Stock Markets Crash Of 2016 – Has The Countdown Begun?


There are a variety of reasons, both fundamental and technical, to believe that a market crash is almost upon us. This crash will affect virtually all world markets, including and especially the big Western Markets, which have thus far escaped the devastation already afflicting the developing markets.

The precipitation for the current fall in equity markets across the globe has been China’s devaluation of the Yuan which has made the market much more nervous about deflation and competitive devaluation of currencies by countries across the board.

Current market situation is a symptom of problems that have been building since January. Nothing really has changed structurally since the 2008 crisis.

The weeks ahead will give many opportunities, but right now to look for them and put money doesn’t make sense.

The slide in US stock markets is way away from temporary. As of Friday last week, S&P 500 was almost at the same level as was in 1999. This is by no means is a temporary correction for US markets.

I am not just focusing on the US markets, but they will all get taken down – European markets including the UK, and Far Eastern markets such as Hong Kong, Japan and India as well. The Sensex ended over 1,600 points down today, the biggest in over seven years.

The basic and fundamental reasons for a market crash now are big and obvious – the ravages of deflation and depression brought about by extremes of debt which must cut into corporate profits – in Japan the debt situation is now hopeless, the Sovereign debt crisis set to crush Europe and probably destroy the euro, the collapse and implosion of the monstrous debt fuelled bubble in China which is already underway, an accelerating currency crisis in the Far-East exacerbated by the recent Chinese devaluation of the Yuan, and the collapse also already underway in Emerging Markets.

Panic is stalking global markets today, fuelled by fears of a worse-than-expected slowdown in China, which is bound to have a ripple effect in an increasingly interconnected world economy.

Ace investor Warren Buffett once famously said: “Be fearful when others are greedy, and be greedy when others are fearful.” Any takers?

The Stock Markets are clearly gripped by fear, and it looks like it will grow in the days ahead.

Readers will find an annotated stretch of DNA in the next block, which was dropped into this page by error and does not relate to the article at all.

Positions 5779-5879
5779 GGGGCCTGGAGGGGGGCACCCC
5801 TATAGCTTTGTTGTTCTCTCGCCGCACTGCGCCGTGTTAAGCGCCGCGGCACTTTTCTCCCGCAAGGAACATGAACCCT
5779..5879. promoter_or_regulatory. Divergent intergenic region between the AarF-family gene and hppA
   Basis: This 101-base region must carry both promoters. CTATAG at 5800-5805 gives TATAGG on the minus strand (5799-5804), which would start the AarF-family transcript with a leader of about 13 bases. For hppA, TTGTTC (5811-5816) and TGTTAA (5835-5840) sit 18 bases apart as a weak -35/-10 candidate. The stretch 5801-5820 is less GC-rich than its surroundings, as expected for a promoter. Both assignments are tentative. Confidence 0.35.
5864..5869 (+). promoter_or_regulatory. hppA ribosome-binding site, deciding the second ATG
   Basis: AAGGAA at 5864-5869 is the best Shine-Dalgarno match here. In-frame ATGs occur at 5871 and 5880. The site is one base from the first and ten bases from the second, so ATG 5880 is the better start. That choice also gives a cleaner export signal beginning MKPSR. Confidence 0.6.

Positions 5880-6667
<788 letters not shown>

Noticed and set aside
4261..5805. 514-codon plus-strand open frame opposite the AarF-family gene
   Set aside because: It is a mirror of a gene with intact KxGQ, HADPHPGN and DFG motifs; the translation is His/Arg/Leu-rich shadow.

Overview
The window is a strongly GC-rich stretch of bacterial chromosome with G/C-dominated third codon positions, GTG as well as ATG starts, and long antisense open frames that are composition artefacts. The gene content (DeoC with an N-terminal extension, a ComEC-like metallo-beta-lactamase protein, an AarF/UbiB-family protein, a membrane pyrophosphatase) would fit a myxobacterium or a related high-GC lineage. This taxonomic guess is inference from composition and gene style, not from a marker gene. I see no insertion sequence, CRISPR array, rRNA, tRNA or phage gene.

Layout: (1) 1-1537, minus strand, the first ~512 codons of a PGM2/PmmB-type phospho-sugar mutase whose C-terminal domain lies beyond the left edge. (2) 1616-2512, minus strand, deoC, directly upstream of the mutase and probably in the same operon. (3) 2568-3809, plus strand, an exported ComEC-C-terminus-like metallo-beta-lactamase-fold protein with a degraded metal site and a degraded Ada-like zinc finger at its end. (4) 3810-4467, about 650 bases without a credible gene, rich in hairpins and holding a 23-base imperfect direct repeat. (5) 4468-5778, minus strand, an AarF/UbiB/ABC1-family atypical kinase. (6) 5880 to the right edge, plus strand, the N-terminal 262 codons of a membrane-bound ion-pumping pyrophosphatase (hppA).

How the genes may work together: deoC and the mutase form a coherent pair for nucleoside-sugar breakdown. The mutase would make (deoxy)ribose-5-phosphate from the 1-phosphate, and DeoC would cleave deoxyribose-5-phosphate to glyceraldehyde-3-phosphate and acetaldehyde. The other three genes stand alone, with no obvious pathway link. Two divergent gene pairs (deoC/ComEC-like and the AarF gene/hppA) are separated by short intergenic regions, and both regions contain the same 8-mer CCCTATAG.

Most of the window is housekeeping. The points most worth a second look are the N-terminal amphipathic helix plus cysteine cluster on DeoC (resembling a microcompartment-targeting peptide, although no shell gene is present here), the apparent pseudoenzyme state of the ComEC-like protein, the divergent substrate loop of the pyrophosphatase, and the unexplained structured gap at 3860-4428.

So, should investors become greedy at this point in time and look at buying quality stocks now or on further declines? To be honest I personally believe we are entering a risk off period, it will be a good idea to wait for a risk on period.

Things have gone beyond being called a phase of correction. It is not a good situation for markets. There is reasonable pain ahead of us, it is clear that a crash of perhaps unprecedented proportions in on the cards.

The tone and tenor of the stock market changes from time to time – and now may be a good time to stay out until the current choppy climate changes.

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5 Responses

  1. Ravi Kalmady says:

    Scary, but some fresh perspectives there.

  2. Eric Van Der Merve says:

    No need to overthink this. Just sell everything and wait. Do not buy.

    Buying now is called “catching a falling knife”. It may or may not continue down, but the down probabilities are much greater than the up. No one can call a bottom and no one knows.

    So the correct action is to wait and watch. When it eventually goes back up – maybe years from now – then buy. You will feel much better and be able to sleep easily once you take your loss and are safe again with cash ready to get back in at a good price.

    If you do this, you will be ahead of the vast majority that sit tight and pray and lose sleep.

  3. Theo Botha says:

    Hi Robin,

    Thats a good article you came up with mate. I remember in 2009 when I wanted to pull out of my retirement account, you advised me to buy more and I am glad I did. 🙂 . Anyway my retirement account which i started with you matured in July this year and I am happy with the returns, so 2016 doesn’t bother me 😉 . Thanks for your advice mate. Cheers.

  4. Robin Bal says:

    Hi Eric,

    Thanks for leaving a meaningful comment.

  5. Robin Bal says:

    Hi Theo,

    Thanks for visiting my blog and leaving a comment. I am glad you are happy with the returns on your retirement account. 2009 was a risk on period, needless to say it was a good time to buy buy and buy. Cheers mate.

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